ARC currently holds the same budget that it did in 2007 — an estimated $1.3 million last reported in 2011-12 — says Moncayo, which leaves her to question whether or not the center’s tutoring services can continue to grow and maintain the same level of services in the future.
Moncayo touched upon her experience as an engineering student and how she wants to increase the number of upper division tutoring classes to better the services offered to students. She also said that student tutors, averaging about 60 per year, reported an increase in GPA, from 3.56 to 3.57, after working at the ARC.
In reaction to the recent news, fourth-year chemistry major and undergraduate tutor at UCR Eranthi Jayawardena, expressed concerns about the expected changes, which include providing more tutoring for lower-division classes. “The funding issue is mainly targeted to our (drop-in) program,” she said. “These decisions are going to exclude certain parts of the student body because a lot of students come to get our services so I don’t think it’s fair … to take that away from the student body.”
Victorino sought to address ongoing concerns and possible miscommunication by saying, “We’re not cutting hours, we’re keeping the same number of hours whether or not there is a pay increase.” She says the ARC will continue to ensure support for the five biggest and most-demanded subjects: math, English, chemistry, physics and biology.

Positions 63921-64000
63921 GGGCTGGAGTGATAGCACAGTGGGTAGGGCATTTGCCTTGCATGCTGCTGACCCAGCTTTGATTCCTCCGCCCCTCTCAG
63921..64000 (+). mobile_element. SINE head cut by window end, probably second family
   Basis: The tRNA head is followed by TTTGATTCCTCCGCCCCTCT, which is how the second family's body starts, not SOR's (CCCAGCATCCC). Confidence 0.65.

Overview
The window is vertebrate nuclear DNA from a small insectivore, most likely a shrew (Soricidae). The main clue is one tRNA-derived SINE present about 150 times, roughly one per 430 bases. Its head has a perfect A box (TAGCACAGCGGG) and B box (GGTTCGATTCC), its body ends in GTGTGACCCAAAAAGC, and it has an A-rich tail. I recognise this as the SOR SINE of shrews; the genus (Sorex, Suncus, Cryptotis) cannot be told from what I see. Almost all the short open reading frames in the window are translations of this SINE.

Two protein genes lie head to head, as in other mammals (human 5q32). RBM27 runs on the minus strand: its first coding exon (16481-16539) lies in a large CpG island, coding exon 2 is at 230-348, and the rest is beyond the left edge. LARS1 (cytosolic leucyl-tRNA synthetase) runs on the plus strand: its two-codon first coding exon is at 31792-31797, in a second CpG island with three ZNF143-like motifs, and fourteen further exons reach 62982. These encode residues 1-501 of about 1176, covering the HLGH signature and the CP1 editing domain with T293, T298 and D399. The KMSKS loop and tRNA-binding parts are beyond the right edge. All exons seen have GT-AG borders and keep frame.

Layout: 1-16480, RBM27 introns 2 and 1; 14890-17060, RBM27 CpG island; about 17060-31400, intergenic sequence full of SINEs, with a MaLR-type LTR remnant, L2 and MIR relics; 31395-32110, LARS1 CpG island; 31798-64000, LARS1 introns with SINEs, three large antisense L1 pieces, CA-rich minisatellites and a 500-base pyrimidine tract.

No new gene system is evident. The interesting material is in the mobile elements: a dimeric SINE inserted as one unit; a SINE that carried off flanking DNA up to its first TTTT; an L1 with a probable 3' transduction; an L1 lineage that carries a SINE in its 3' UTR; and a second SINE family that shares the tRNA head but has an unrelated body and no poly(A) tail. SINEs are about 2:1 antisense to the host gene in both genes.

Billy Avila, a fourth-year applied math major and ARC math student tutor, explained the major changes that are expected to occur in his area of specialty. “(Through a new pilot program), we’re going to focus strictly on the 9A and 9B students,” he said. “We’re going to dedicate a full column of hours for them to sign up for and we’re going to have another standby tutor that’s going to tutor the rest of the math subjects.”
Avila also said that they will keep track of students’ progress by encouraging them to sign a contract for about 10 visits, which would give those students priority when signing up for future tutoring sessions as an incentive to return. He explains that there is greater emphasis in tutoring lower-division math courses because those are the most demanded math classes.
“Well I don’t mind focusing on a specific class as long as it ensures students’ success, but with the other sciences … and the humanities, it’s kind of hard because we’re going to have to turn a lot of students down,” he said. “They’re only going to be able to help maybe four through 12 students a day (due to the appointment system), so that’s going to be a dramatic decrease of students that they’re able to help.”